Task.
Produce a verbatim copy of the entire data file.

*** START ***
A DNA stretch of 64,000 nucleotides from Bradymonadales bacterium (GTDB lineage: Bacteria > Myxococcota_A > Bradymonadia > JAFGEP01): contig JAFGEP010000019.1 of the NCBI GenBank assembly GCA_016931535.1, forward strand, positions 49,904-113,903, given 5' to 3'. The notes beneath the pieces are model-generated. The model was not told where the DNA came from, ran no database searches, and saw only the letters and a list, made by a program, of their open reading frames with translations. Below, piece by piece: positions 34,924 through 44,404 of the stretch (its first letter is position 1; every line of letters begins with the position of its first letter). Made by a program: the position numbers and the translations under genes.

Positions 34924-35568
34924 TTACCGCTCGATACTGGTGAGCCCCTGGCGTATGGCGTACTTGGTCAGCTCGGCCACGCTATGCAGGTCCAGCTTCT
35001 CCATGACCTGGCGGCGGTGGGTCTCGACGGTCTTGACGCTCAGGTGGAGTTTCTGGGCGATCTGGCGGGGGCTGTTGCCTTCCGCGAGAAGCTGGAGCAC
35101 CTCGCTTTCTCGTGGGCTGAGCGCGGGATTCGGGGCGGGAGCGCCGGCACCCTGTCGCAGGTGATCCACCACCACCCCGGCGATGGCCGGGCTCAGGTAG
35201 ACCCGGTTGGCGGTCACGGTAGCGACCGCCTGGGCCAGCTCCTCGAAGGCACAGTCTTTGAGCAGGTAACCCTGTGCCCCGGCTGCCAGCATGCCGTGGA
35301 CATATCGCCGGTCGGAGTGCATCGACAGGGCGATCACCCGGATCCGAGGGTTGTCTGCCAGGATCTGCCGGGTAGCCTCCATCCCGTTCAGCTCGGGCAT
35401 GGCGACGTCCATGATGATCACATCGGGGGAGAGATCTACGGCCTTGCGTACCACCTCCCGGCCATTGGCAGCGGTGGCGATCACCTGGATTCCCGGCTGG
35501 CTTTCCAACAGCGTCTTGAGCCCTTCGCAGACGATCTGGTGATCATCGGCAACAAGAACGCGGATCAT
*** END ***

A DNA stretch of 64,000 nucleotides from Bradymonadales bacterium (GTDB lineage: Bacteria > Myxococcota_A > Bradymonadia > JAFGEP01): contig JAFGEP010000019.1 of the NCBI GenBank assembly GCA_016931535.1, forward strand, positions 49,904-113,903, given 5' to 3'. The notes beneath the pieces are model-generated. The model was not told where the DNA came from, ran no database searches, and saw only the letters and a list, made by a program, of their open reading frames with translations. Below, piece by piece: positions 34,924 through 44,404 of the stretch (its first letter is position 1; every line of letters begins with the position of its first letter). Made by a program: the position numbers and the translations under genes.

Positions 34924-35568
34924 TTACCGCTCGATACTGGTGAGCCCCTGGCGTATGGCGTACTTGGTCAGCTCGGCCACGCTATGCAGGTCCAGCTTCT
35001 CCATGACCTGGCGGCGGTGGGTCTCGACGGTCTTGACGCTCAGGTGGAGTTTCTGGGCGATCTGGCGGGGGCTGTTGCCTTCCGCGAGAAGCTGGAGCAC
35101 CTCGCTTTCTCGTGGGCTGAGCGCGGGATTCGGGGCGGGAGCGCCGGCACCCTGTCGCAGGTGATCCACCACCACCCCGGCGATGGCCGGGCTCAGGTAG
35201 ACCCGGTTGGCGGTCACGGTAGCGACCGCCTGGGCCAGCTCCTCGAAGGCACAGTCTTTGAGCAGGTAACCCTGTGCCCCGGCTGCCAGCATGCCGTGGA
35301 CATATCGCCGGTCGGAGTGCATCGACAGGGCGATCACCCGGATCCGAGGGTTGTCTGCCAGGATCTGCCGGGTAGCCTCCATCCCGTTCAGCTCGGGCAT
35401 GGCGACGTCCATGATGATCACATCGGGGGAGAGATCTACGGCCTTGCGTACCACCTCCCGGCCATTGGCAGCGGTGGCGATCACCTGGATTCCCGGCTGG
35501 CTTTCCAACAGCGTCTTGAGCCCTTCGCAGACGATCTGGTGATCATCGGCAACAAGAACGCGGATCAT